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StRONG was a multicenter randomized clinical trial of refeeding in hospitalized adolescents and young adults with malnutrition secondary to anorexia nervosa (AN) and atypical anorexia nervosa (AAN) (ClinicalTrials.gov #NCT02488109). At end-of-treatment, higher calorie refeeding (HCR) was more efficacious and less costly than lower calorie refeeding (LCR). Here we compare efficacy of HCR in AAN vs. AN.
Participants were N=120, 12-24 yr-olds with > 60% median Body Mass Index (%mBMI) and medical instability. AAN was defined as %mBMI >85% at baseline. Meal-based HCR began 2000 calories/day (kcal/d) and advanced 200 kcal/d; LCR began 1400 kcal/d and advanced 200 kcal every other day (no tube feeding). Efficacy was defined as time to restore a 6-point Medical Stability Index (MSI): heart rate (HR) ≥ 45 bpm; systolic blood pressure (SBP) ≥ 90 mmHg, temperature ≥ 35.6° C, orthostatic increase in HR ≤ 35 bpm and decrease SBP ≤ 20 mmHg, and ≥ 75% median BMI (%mBMI). Main outcome was days to restore MSI, compared between groups with unpaired t-test. Exploratory moderator analyses examined the interaction between refeeding treatment and diagnosis on key outcomes (time to recover heart rate and weight gain). Weight gain was defined as change in %mBMI.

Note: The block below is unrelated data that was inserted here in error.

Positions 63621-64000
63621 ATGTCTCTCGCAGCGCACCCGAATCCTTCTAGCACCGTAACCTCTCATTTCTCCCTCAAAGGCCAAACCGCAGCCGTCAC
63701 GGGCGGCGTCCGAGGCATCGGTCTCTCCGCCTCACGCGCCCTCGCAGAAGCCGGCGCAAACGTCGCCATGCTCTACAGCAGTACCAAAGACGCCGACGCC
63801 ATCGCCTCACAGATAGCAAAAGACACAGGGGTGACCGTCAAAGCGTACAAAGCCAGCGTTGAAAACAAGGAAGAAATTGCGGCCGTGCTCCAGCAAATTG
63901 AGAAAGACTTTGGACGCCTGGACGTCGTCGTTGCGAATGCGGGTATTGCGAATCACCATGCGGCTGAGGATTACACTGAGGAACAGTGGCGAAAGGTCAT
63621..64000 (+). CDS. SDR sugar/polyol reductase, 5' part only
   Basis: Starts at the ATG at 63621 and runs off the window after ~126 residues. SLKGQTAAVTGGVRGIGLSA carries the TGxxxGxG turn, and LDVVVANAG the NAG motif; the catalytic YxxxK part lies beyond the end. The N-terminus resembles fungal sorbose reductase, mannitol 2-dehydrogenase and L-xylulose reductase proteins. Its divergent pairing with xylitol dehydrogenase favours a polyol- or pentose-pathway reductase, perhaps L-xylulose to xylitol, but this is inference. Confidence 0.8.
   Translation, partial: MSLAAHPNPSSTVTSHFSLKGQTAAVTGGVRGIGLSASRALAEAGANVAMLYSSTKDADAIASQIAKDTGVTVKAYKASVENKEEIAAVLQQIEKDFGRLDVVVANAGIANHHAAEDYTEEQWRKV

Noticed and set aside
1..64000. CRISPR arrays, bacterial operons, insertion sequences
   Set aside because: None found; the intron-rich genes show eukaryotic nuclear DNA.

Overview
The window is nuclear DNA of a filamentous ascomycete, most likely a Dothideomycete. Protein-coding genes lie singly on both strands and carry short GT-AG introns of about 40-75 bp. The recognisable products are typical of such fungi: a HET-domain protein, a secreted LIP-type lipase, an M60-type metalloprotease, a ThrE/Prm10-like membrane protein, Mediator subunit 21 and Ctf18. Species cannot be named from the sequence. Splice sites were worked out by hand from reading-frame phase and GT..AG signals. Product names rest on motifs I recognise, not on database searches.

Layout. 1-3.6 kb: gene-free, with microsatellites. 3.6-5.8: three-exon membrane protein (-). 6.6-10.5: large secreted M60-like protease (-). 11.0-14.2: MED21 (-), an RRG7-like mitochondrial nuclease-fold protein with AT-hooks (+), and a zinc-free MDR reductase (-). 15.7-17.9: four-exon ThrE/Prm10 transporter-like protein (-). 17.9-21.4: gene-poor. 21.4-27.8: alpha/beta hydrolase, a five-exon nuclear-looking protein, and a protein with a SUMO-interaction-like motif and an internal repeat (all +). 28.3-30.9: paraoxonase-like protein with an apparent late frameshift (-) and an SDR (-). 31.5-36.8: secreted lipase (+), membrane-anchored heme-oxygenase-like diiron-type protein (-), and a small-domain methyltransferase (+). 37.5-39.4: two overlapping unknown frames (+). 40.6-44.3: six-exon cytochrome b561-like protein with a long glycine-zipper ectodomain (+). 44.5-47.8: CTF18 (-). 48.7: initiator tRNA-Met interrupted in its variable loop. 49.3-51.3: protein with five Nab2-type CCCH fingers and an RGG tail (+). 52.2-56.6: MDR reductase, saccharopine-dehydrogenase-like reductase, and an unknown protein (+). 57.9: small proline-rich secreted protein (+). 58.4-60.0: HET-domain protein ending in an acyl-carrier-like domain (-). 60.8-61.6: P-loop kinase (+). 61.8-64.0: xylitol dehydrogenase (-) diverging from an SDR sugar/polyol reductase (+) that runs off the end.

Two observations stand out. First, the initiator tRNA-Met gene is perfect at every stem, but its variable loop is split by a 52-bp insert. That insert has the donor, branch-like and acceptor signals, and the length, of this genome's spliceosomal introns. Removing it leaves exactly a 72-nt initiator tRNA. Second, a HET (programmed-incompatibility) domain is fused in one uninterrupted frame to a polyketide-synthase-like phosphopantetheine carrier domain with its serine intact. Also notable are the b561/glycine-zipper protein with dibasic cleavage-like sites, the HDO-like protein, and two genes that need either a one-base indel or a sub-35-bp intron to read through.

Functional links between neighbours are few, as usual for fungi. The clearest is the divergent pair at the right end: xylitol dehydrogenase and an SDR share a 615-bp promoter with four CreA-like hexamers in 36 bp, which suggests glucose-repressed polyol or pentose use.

Modified intention to treat analyses included N=111. Mean age was 16.5 (2.5) yrs, 43% had AAN. Upon admission, %mBMI was 95.2 (9) in AAN vs. 76.5 (5.9) in AN, p<.001. Upon discharge, %mBMI was 98.3 (8.9) in AAN vs. 82.2 (5.3) in AN, p<.001. MSI was restored fastest in patients with AN refed by HCR [7.1 (5.4) days], whereas medical stability required three additional days to restore in patients with AAN [10.1 (5.3) days, p<0.01]. Diagnosis (AAN or AN) and treatment (HCR or LCR) interacted to weaken the effect of refeeding on HR recovery [B=3.76 (.572,6.95), p=0.021] and weight gain [B=039 (.006,072), p=0.021], which was 0.3% mBMI per day slower (p=0.005) and 2.6% mBMI less overall (p=0.009) in AAN than AN.
While HCR is more efficacious than LCR for refeeding in AN, it may contribute to underfeeding in AAN.
Sources of Support
National Institute Child Health & Human Development #R01HD082166; ClinicalTrials.gov Identifier NCT02488109.